The GAAH Press Club went to the official city hall to meet the mayor, George Heartwell. We went to the mayor’s office on March 16. We went to interview him, but I didn’t ask a question. On the next day, (March 23) that is when I asked a question. I said, “How was your life when you were not a mayor?” He said, “I think I’ve led a very fortunate, happy, blessed life.” He also said he first started in business and then became a minister. He worked with the homeless about 15 years. Next, he worked at Aquinas College by being a teacher for six years. After that, he was a president for Pilgrim Manor, a home for elderly people. Finally, he got voted for mayor, but is still president for Pilgrim Manor.
I thought this interview was very interesting and fun. I think this was already a cool opportunity to meet the mayor because not a lot of people know someone who met the president!
On March 16th, 2012, the winners of the question competition went to go see the mayor of Grand Rapids, Mayor George Heartwell, at his office in City Hall.
What I asked him was, “What was your childhood like before being the mayor of Grand Rapids?” What he told me is that he was raised to be a good person and make right decisions. His family encouraged him in his education, and that they were a religious family. Heartwell also said, “I was very very fortunate in my childhood and in my upbringing.”
I heard other people with interesting questions. I heard some kids ask about immigrants. They also talked about the troubles in Grand Rapids. On March 23, 2012, I also asked him “When I go Student Counsel, I talk with a lot of people and talk about school. Do you have meetings like this? Do you meet other mayors?” He said that he does, and that his favorite group included mayors from Canada and others surrounding the Great Lakes, and that they talked about how to prevent pollution of the lakes.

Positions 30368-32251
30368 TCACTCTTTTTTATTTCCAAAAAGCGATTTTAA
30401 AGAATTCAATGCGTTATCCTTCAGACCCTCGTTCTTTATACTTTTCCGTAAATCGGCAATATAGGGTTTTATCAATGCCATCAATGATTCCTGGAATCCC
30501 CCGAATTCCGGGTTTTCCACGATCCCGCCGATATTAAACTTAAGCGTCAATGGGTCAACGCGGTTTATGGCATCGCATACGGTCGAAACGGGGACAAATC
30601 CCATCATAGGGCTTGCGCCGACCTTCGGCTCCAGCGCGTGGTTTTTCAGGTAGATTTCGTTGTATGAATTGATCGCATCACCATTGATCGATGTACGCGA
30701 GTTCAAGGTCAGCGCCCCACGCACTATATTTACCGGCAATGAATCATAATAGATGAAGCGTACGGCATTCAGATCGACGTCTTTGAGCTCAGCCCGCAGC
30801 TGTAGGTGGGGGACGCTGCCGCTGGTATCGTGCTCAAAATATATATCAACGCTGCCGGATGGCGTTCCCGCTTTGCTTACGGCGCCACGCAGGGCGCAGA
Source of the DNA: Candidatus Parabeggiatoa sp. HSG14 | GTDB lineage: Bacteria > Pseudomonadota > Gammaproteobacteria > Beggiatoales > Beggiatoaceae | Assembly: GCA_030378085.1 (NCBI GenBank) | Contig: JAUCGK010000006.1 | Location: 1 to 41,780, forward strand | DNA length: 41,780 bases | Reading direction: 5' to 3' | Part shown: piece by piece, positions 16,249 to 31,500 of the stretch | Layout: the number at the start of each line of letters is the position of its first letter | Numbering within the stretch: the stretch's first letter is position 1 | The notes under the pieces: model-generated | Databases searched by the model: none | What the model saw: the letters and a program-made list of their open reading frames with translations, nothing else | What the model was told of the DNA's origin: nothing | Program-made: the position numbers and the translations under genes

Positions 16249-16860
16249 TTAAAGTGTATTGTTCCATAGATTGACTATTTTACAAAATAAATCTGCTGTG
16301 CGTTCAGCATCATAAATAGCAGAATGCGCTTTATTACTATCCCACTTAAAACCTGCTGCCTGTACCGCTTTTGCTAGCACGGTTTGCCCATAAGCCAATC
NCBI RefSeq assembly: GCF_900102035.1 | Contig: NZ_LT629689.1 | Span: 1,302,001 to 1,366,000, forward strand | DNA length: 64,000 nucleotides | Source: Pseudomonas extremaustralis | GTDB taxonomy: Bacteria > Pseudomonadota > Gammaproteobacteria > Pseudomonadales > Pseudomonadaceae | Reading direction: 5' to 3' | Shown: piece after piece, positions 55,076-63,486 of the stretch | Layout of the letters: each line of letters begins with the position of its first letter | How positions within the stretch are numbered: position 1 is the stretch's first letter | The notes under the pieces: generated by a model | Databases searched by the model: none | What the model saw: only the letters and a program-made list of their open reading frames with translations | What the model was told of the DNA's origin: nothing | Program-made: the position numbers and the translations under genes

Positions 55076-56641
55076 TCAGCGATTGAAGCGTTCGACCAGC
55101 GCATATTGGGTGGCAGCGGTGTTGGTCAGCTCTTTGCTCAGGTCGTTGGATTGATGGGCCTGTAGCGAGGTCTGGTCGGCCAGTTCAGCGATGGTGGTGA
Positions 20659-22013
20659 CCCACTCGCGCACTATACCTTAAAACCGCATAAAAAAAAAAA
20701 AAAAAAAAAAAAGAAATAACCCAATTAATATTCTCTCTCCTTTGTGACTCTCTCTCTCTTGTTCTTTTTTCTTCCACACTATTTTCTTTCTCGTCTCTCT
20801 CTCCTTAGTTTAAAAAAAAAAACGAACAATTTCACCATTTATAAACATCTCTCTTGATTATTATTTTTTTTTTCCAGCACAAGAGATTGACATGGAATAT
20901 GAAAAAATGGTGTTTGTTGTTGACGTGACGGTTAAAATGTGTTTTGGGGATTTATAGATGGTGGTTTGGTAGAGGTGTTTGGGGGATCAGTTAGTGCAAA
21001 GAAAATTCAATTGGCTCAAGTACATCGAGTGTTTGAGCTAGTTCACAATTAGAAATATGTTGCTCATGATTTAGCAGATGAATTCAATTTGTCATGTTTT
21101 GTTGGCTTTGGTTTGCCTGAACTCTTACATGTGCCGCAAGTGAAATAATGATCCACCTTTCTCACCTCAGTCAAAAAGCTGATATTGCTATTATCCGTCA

It was a terrific thing to meet Mayor George Heartwell. I liked meeting the mayor because I learned things. I learned that he does care for our ecosystem because he has meetings with other people and talks about the Great Lakes.
On the 23rd of March, the GAAH Press Club went to meet the mayor. His name was George Heartwell. The other day we met him was March 16th in City Hall.
When I saw him for the first time, I was too nervous to ask a question. Ignacio, Avelycia, Milexis, Antonio, Donny, and Dulce asked questions. The question I asked the second day was “Why did you decide to be mayor?” The mayor answered that he decided to be a mayor because he wanted his grandchildren’s children to have a good city, and he also wanted to help the homeless.
He answered a lot of questions. On the 23rd of March, Avelycia and Ignacio were not there. Donny, Antonio, Milexis, Dulce, and I were there. The mayor got to answer hard questions. Antonio did the most hard questions. The two days were exciting.
The Andy Angelo Press Club, a program of Grandville Avenue Arts & Humanities and the GR Creative Youth Center, provides youth in the Grandville Avenue neighborhood with the opportunity to find, develop and share their creative voices and improve their writing skills in a real-world setting while also exploring and experiencing events, cultural institutions, and a variety of other activities in West Michigan. Being a member of the Press Club not only empowers youth by helping them develop their sense of self, but it encourages them to become creative problem solvers, enhances their communication and writing skills, and increases their chances of continuing higher education. The Press Club is also an avenue for raising awareness about local events and happenings that are important to actual members of the local community.